Securing cyberspace by outwitting today's bots
Puzzlebot is inspired by the utterly frustrating user experience of the CAPTCHA.
Yes, we've all seen these things before. And they're horrible. It often takes us multiple tries to correctly solve a CAPTCHA, and we never know our characters are correct until we hit the "submit" button. And if we're wrong and hit "submit", it's too late: we get a new image and have to start over.
What's even more maddening is that we're going through all this trouble in solving CAPTCHAs for nothing! Their intended purpose is to distinguish humans from web bots created by hackers to maintain the integrity of web-based resources. However, hackers have used machine learning techniques to create optical character recognition (OCR) algorithms to determine what the distorted CAPTCHA images say. Their OCR algorithms are so accurate that they effectively solve CAPTCHAs more efficiently than humans, thereby rendering current CAPTCHA systems utterly useless.
For example, Ticketmaster has had to abandon Google's reCAPTCHA since hackers were able to buy up all the tickets to a show and resell them at higher prices to consumers. This should have been prevented by CAPTCHAs, so only human users (and not web bots created by hackers) could have a chance to purchase tickets for the show in time, but the OCR algorithms used by the bots made it so that the CAPTCHAs only served to put real human users at a disadvantage.
So what's the solution?
Puzzlebot is a much more secure service that replaces CAPTCHAs while providing a much better user experience. Instead of squinting at squiggly characters in an image, users put together a jigsaw puzzle with square pieces.
According to our current research in computer vision, this human authentication scheme is a lot more secure than traditional CAPTCHAs. Furthermore, over 70% of users who took a survey of our web-based client side prototype (found here) reported that Puzzlebot was more fun, easier, and more appealing than traditional CAPTCHAs. They also reported that Puzzlebot was less frustrating because when they solved the puzzle, they would have no doubt that their solution was correct before submitting.
Overall, Puzzlebot is a much better CAPTCHA system which we hope will completely replace CAPTCHAs in the future.
Great! Who's adopting first?
We believe that Puzzlebot provides the greatest value in authenticating mobile apps. That's because nobody wants to zoom in on a CAPTCHA on a small screen to squint at the characters, and then pull up the on-screen keyboard to type it all in. They want to be able to look at it without any eye-strain, in a relaxed posture. They want to be able to solve the puzzle with one hand, not two. They want something nice, something pretty. They want Puzzlebot.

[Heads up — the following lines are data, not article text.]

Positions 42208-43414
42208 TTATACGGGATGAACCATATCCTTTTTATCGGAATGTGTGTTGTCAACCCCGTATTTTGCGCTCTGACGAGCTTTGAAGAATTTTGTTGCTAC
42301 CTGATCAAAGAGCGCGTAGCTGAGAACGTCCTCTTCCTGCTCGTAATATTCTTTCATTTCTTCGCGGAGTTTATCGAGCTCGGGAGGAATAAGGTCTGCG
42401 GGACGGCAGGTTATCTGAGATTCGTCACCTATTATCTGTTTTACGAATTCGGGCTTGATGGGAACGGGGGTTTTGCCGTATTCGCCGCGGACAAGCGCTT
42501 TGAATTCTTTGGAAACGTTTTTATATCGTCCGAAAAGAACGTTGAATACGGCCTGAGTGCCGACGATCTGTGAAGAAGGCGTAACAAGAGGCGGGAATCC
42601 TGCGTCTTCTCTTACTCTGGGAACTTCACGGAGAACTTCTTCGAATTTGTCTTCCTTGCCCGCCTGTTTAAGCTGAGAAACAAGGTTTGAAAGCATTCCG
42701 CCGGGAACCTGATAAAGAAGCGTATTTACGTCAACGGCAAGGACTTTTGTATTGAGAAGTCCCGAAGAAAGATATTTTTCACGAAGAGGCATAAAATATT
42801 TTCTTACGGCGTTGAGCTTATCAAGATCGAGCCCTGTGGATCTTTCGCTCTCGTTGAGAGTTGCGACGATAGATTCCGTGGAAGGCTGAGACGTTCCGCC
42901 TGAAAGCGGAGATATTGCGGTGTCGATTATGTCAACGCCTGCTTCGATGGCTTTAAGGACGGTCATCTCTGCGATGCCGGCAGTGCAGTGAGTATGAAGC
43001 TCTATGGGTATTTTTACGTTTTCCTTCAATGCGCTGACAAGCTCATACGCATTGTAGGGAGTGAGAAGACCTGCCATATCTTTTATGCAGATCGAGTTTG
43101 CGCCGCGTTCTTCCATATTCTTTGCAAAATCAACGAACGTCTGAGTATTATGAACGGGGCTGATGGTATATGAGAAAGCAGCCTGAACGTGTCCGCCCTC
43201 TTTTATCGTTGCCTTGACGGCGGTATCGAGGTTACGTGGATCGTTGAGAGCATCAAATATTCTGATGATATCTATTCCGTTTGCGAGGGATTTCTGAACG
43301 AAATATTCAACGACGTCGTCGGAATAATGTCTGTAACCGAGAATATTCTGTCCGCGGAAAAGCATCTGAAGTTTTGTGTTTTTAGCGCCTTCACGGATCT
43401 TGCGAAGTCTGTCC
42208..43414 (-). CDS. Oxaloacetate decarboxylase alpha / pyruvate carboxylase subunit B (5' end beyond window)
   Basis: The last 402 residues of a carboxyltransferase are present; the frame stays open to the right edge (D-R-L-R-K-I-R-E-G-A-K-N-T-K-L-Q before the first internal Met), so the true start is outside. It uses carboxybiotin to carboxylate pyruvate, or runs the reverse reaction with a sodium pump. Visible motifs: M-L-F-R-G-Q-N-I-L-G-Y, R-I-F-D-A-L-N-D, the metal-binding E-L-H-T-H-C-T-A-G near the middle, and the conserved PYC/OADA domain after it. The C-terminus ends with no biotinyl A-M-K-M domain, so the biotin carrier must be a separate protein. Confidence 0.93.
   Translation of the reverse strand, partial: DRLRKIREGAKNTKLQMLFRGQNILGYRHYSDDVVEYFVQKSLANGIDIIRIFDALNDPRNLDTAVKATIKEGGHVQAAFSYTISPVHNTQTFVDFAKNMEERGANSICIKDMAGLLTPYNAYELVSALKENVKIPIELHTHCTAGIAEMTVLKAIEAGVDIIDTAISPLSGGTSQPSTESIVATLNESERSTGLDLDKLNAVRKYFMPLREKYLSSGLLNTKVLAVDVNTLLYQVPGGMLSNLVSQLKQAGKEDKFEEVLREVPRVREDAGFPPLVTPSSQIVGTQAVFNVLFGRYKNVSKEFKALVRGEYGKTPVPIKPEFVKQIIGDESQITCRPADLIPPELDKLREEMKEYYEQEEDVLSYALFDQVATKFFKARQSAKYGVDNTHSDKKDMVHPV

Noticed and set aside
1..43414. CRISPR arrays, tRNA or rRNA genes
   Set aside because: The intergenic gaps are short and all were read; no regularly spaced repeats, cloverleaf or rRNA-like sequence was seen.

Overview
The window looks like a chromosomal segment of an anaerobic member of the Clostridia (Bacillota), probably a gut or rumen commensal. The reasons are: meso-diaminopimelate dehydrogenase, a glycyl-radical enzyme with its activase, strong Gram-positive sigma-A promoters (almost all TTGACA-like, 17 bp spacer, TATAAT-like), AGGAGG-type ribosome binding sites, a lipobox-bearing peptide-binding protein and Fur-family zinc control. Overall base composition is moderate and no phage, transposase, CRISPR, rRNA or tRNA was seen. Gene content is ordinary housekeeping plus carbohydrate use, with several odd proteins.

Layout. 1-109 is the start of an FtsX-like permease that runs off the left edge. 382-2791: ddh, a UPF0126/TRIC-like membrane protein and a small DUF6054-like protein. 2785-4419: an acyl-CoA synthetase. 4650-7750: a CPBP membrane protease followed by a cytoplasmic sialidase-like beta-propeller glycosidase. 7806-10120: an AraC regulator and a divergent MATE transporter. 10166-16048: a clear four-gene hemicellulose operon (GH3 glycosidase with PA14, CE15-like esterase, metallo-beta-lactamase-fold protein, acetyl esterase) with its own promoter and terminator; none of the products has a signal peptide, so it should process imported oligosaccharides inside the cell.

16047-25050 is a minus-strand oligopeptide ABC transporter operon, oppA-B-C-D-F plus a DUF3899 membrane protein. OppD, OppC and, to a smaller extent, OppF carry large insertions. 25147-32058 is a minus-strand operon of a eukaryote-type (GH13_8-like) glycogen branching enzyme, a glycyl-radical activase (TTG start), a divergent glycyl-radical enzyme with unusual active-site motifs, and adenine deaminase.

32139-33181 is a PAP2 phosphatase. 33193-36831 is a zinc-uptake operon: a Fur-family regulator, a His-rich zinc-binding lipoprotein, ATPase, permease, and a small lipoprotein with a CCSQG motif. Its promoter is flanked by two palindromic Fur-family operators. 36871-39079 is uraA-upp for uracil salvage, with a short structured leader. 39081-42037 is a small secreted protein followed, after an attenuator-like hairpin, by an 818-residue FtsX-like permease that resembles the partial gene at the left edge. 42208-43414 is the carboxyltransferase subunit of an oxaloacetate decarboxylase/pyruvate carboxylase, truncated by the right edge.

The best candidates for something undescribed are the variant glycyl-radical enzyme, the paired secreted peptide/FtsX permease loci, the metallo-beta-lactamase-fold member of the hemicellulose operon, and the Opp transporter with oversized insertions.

So, we first hope to market Puzzlebot in the mobile app market. Great first adopters would include social media sites such as Snapchat (who has had a poor history with CAPTCHA authentication... see this news article), or other financial transaction apps such as Venmo. We will provide the most value to these companies and their users as Puzzlebot will be the best way to confirm a user's identity as a human in a phone's user interface.
I'm sold. How are you going to make it all happen?
We've made good progress in developing Puzzlebot so far. Obviously, we created the prototype (which we distributed in our survey) using client-side technologies such as HTML5 Canvas, Fabric.js, and others. We also devised an application architecture for the whole authentication system, and are starting to build the server side services using Node.js, MongoDB, and Redis.
Furthermore, we garnered a $10,000 seed grant from the Conrad Foundation for the Spirit of Innovation Challenge. We are putting our grant money to good use by applying for a patent, deploying Amazon web servers, buying website domains and certificates, and upgrading our Github accounts to make private repositories, etc. Our next step is to increase publicity for Puzzlebot and to continue to developer our whole authentication service so we can go into production.